VALUYKI, Russia (Reuters) - Russia has increased its military activity near the border with Ukraine markedly since late last week, a Reuters reporting team said after making return visits to the frontier zone where NATO says Moscow has amassed 40,000 troops.
Russia’s military moved equipment and weaponry around the border area on Wednesday but there was no clear evidence they were preparing either to pull back or advance.
Russia has put thousands of troops near the border for what Moscow says are routine exercises but which NATO says is an attempt to intimidate Ukraine’s Western-backed government by holding out the threat of an incursion.
U.S. President Barack Obama on Monday called on Russian leader Vladimir Putin to pull back the forces, saying diplomatic efforts to end the crisis in Ukraine “cannot succeed in an environment of Russian military intimidation on Ukraine’s border.”
A Reuters team went independently to three locations where Russian units are temporarily deployed, first visiting at the end of last week and again on Wednesday.
On the second visit on Wednesday there was a marked increase in activity, with more military trucks on the roads in the area, and more service personnel in evidence at the deployment sites.
At one location, in open country near the village of Valuyki, in Belgorod region about 20 km from the Russian-Ukrainian border, a squadron of Mi-24 attack helicopters that was there on Friday had flown away. Local people said the helicopters left on Monday evening.
But at the same site new forces had arrived. The Reuters reporters saw 10 large army tents and 20 trucks, significantly more than last week. The trucks had their hoods up and soldiers were inspecting the engines.
The site was surrounded with a barbed wire fence which was not there last week.
The intervening days have seen a sharp increase in tensions across the border in Ukraine, where armed pro-Russian militants have seized buildings in about 10 towns and cities. The Kiev government has launched an “anti-terrorism” operation to retake captured towns, which Russia says could lead to civil war.
Moscow claims the right to intervene militarily in Ukraine to protect Russian speakers, although it says it has no plans to do so.
U.S. Air Force Gen. Philip Breedlove, NATO’s Supreme Allied Commander Europe, said on Wednesday there was no significant change in the size or position of the Russian forces close to the border.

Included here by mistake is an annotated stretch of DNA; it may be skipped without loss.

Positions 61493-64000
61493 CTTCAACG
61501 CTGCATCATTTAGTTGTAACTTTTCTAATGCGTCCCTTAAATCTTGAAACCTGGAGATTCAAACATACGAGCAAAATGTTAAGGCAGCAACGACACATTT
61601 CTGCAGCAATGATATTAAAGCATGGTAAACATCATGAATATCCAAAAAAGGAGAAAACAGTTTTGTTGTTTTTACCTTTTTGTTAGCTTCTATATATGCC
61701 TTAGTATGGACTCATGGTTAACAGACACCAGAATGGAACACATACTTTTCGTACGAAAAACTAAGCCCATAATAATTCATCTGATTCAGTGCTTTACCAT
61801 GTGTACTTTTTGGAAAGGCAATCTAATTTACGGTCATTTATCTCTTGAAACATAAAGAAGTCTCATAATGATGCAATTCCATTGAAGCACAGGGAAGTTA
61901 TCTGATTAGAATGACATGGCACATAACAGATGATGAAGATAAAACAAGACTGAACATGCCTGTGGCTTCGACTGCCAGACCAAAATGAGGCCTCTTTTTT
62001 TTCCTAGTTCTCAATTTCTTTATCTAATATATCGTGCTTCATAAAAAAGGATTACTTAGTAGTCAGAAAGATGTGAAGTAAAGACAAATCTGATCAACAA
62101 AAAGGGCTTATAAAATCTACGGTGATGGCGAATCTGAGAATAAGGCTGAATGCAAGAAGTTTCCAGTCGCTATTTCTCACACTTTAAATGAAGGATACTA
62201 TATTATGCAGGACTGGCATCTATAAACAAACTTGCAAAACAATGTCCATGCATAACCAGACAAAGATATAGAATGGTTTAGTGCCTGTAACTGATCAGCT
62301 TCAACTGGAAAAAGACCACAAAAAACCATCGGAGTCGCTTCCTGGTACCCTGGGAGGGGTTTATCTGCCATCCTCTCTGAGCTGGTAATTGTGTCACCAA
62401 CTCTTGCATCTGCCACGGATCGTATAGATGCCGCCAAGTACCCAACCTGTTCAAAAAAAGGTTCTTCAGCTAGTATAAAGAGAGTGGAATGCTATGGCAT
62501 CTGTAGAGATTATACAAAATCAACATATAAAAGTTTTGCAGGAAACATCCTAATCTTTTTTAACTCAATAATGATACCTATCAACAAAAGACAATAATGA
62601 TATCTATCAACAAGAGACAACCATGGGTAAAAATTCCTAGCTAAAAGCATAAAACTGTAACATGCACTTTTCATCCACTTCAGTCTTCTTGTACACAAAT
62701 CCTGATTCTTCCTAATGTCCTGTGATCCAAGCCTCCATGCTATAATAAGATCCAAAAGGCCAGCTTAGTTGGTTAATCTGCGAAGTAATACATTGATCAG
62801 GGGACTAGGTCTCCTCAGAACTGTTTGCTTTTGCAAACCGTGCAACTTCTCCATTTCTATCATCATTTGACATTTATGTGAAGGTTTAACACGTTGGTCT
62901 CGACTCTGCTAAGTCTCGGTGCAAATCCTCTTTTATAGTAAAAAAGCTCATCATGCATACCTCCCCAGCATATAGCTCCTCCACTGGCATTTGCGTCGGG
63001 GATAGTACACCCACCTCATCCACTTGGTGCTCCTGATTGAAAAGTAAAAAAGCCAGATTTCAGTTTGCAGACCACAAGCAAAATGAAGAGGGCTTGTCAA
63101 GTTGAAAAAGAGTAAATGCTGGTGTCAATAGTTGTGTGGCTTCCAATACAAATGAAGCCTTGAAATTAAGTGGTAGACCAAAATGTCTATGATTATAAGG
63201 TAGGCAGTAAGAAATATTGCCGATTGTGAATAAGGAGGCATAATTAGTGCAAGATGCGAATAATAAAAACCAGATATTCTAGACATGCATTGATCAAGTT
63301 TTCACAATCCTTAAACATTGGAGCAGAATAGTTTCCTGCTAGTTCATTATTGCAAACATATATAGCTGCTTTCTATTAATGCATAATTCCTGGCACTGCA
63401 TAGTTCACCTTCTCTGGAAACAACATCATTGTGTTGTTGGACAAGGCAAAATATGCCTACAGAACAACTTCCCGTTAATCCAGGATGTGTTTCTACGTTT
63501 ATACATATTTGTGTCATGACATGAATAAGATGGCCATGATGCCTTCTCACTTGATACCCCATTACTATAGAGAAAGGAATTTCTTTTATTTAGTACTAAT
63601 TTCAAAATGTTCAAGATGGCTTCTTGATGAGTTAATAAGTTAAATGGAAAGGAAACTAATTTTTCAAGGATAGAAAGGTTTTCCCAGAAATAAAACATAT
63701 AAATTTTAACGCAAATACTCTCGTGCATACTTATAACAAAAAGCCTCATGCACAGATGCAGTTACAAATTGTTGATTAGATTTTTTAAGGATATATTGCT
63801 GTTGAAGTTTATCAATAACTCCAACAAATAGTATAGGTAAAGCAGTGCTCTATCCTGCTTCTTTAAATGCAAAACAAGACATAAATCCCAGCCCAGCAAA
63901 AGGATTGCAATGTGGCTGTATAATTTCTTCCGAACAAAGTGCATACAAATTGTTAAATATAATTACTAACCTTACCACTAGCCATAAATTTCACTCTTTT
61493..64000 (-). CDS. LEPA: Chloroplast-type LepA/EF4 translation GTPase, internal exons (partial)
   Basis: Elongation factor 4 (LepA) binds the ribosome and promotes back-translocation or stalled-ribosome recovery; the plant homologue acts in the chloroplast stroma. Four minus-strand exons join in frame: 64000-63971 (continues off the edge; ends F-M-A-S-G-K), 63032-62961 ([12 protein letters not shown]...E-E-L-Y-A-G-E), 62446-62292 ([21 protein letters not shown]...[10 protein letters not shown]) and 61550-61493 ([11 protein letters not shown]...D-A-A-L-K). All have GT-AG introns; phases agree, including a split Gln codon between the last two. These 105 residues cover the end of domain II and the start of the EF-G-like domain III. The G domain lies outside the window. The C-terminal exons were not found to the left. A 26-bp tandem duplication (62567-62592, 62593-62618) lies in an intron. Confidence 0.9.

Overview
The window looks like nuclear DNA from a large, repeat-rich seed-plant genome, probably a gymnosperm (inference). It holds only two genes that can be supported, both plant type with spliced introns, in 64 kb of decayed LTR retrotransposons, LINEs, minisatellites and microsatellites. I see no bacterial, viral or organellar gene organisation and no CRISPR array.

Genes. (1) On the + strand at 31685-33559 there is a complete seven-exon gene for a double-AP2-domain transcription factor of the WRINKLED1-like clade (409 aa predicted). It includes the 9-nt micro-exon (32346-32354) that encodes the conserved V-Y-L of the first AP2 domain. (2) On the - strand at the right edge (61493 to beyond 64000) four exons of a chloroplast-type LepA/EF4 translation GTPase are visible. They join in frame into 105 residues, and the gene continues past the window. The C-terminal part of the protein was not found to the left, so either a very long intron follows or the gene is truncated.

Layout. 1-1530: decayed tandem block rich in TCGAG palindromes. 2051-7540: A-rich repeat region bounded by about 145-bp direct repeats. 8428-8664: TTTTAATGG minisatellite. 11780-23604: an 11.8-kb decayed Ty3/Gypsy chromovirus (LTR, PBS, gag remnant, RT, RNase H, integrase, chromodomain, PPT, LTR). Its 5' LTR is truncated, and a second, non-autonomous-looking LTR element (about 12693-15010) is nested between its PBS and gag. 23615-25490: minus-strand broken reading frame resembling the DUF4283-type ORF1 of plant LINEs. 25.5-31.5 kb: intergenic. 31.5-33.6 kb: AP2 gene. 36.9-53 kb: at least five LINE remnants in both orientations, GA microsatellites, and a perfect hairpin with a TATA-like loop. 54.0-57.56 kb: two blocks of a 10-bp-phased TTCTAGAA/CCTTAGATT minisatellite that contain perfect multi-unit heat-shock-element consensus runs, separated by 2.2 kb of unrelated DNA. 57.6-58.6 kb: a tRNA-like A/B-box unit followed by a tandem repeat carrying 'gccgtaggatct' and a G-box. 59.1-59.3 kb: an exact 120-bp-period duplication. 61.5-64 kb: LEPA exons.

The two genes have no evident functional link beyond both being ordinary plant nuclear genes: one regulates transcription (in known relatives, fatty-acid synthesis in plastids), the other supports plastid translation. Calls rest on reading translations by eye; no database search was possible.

A Russian defense ministry spokesman did not answer a telephone call seeking comment on Wednesday.
At a second makeshift helicopter base, near the village of Severny about 170 km to the north-west of the first site, the 16 helicopters which were there on Friday had also gone. There did not appear to be any other change.
That base is about 90 km from Kharkiv, Ukraine’s second-largest city.
A nearby field hospital unit that had set up in fields outside the village of Dalnyaya Igumenka looked unchanged since last week, with around 10 tents, 15 military trucks, and a mobile radar installation.
Approaching the border, on the main road between the cities of Voronezh and Belgorod, the Reuters team saw a column of three dark-green military trucks. More military trucks were spotted on roads near the border, travelling individually.
The bustle was in contrast to the more laid-back attitude of Russian forces last week. In Dalnaya Igumenka, a major took time out to buy an ice cream from a local store.
“We were brought here three weeks ago and they promised to send us back after a week,” said the major, with the ice cream in his hands. He declined to give his name, saying he was not permitted to talk to journalist.
Several residents in Valuyki said the military presence in their neighborhood was the biggest since World War Two, when the village was briefly occupied by Nazi forces.
“It feels like 1941,” Tatiana, a 37-year-old shop worker, said last week, as a helicopter buzzed overhead. “There are a lot of military in the town and at the airfield, very many of them,” she said.
People in the area know eastern Ukraine well because they have family ties with people there and often travel across the border to shop in Kharkiv.
Many residents said eastern Ukraine was historically Russian and belonged within Russia. But one woman, 43-year-old Rimma Zhigunova, expressed misgivings.
“Why would you send troops to Kharkiv?” she asked. “If Kharkiv asks to join (Russia), it is going to be war.”
Writing by Christian Lowe and Maria Tsvetkova; Editing by Peter Graff